It’s hard to find good produce in the store these days. Farmers use strip farming techniques to get a lot of tasteless fruit and vegetables, instead of fewer quality products. If this is a problem that affects your life, read on to find out how to make your own organic garden at home!
Feed your plants. The way your plants are growing can tell you what nutrients are lacking and need replacing. Some plants take up a lot of nutrients early in the growing season and quickly need a new supply. Look for signs of deficiency such as yellowing leaves and stunted growth. Feed the plant with a general purpose fertilizer, unless it has specific requirements. Foliage plants, for instance, prefer a fertilizer that is high in nitrogen.
Divide large clumps of perennials. Some perennial plants lose vigor and flower less well if the clump becomes too large. Plants like Shasta daisies, bearded irises, phlox, chrysanthemum and coneflower benefit from being divided every three years. Without division they become congested, and the center of the clump will begin to die out. Simply dig the entire plant out, keeping the root ball intact, and divide it into pieces using a shovel. By doing this, you will have at least two or three new plants!
If you’re looking for a natural fungicide to protect the seed flats or trays that you plant this fall or winter, the solution is easy. Simply put a dusting of sphagnum moss that is milled or ground across the top of the flats or sprinkle it between each row of seeds. The acid in the moss helps to prevent the development of fungus, keeping your seedlings strong and healthy.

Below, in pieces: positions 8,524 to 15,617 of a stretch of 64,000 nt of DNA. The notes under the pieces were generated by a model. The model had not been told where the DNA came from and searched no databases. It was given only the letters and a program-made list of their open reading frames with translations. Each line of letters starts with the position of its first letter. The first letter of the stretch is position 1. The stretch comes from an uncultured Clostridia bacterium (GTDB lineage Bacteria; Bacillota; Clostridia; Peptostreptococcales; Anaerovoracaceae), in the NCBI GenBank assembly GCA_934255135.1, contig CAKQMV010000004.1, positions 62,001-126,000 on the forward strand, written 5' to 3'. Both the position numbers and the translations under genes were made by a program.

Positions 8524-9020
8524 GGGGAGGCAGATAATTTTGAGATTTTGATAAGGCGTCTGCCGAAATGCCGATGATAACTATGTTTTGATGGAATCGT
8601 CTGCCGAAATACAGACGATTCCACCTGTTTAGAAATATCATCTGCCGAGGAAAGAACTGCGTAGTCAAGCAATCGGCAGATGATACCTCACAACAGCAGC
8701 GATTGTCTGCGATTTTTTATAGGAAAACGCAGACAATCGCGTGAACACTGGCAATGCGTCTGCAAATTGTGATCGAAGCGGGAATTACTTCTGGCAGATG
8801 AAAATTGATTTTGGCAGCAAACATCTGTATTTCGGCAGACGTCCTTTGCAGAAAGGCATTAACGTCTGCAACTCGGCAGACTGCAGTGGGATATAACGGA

A helpful solution for getting rid of a few slugs in your garden is to set out a container of beer. Just take a small plastic cup or container (plastic margarine bowl works great) and tuck it down into your garden beds near the area where the slugs are known to appear. Be sure the lip of the dish is level to the ground and then fill it with beer. The beer attracts the slugs into the dish where they will drown. You will have to dispose of the slugs and reset the beer “trap” every couple days, but your slugs will disappear.
Roses can be difficult to grow in the best of conditions. Increase your chances for success by choosing the right rose for your climate. If your area has harsh winter conditions look for a rose with thicker petals. Mildew resistant varieties are ideal for humid areas and heat tolerant roses will do best in arid areas.
An organic garden right in your home is a great thing to have. You’ll love the fresh, organic produce that you pull right out of your back yard, for free! Apply the tips from this article now, to stop relying on farmers, who are only out to make a quick buck. Start enjoying quality produce, right from your own home.